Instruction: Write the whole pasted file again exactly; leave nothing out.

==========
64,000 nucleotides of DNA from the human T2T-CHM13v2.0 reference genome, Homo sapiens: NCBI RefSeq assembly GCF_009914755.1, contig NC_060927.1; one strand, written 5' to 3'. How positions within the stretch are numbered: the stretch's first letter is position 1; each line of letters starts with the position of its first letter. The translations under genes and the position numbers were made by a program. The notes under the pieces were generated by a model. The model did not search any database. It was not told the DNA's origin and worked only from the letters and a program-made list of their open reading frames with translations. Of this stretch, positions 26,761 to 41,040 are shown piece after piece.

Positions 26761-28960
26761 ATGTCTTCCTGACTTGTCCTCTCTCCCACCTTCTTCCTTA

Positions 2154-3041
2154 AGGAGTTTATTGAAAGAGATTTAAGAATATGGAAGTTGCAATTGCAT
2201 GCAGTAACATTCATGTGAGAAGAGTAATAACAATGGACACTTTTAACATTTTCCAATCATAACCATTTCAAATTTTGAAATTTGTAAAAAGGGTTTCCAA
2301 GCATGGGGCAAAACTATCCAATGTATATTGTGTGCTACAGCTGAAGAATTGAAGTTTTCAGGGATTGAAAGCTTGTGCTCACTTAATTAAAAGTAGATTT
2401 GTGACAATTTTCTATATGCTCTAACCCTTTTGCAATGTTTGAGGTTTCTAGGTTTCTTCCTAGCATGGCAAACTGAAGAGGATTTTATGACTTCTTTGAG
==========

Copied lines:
64,000 nucleotides of DNA from the human T2T-CHM13v2.0 reference genome, Homo sapiens: NCBI RefSeq assembly GCF_009914755.1, contig NC_060927.1; one strand, written 5' to 3'. How positions within the stretch are numbered: the stretch's first letter is position 1; each line of letters starts with the position of its first letter. The translations under genes and the position numbers were made by a program. The notes under the pieces were generated by a model. The model did not search any database. It was not told the DNA's origin and worked only from the letters and a program-made list of their open reading frames with translations. Of this stretch, positions 26,761 to 41,040 are shown piece after piece.

Positions 26761-28960
26761 ATGTCTTCCTGACTTGTCCTCTCTCCCACCTTCTTCCTTA

Positions 2154-3041
2154 AGGAGTTTATTGAAAGAGATTTAAGAATATGGAAGTTGCAATTGCAT
2201 GCAGTAACATTCATGTGAGAAGAGTAATAACAATGGACACTTTTAACATTTTCCAATCATAACCATTTCAAATTTTGAAATTTGTAAAAAGGGTTTCCAA
2301 GCATGGGGCAAAACTATCCAATGTATATTGTGTGCTACAGCTGAAGAATTGAAGTTTTCAGGGATTGAAAGCTTGTGCTCACTTAATTAAAAGTAGATTT
2401 GTGACAATTTTCTATATGCTCTAACCCTTTTGCAATGTTTGAGGTTTCTAGGTTTCTTCCTAGCATGGCAAACTGAAGAGGATTTTATGACTTCTTTGAG